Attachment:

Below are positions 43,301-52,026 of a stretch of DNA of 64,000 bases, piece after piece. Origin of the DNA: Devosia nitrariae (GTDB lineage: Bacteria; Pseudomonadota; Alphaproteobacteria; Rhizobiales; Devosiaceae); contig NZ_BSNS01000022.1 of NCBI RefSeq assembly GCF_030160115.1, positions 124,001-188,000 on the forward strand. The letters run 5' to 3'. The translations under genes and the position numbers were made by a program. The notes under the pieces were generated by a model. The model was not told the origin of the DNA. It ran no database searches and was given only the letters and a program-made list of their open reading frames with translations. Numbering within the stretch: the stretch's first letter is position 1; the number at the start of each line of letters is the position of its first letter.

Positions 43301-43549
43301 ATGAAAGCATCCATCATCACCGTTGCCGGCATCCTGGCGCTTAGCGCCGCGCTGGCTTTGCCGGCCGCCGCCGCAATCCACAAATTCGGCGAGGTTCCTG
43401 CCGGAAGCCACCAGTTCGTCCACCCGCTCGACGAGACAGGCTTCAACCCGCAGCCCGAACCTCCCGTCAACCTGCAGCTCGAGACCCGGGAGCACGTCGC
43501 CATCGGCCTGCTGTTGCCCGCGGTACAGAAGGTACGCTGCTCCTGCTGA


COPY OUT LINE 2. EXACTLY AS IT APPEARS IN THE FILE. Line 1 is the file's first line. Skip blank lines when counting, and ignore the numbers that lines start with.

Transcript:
Positions 43301-43549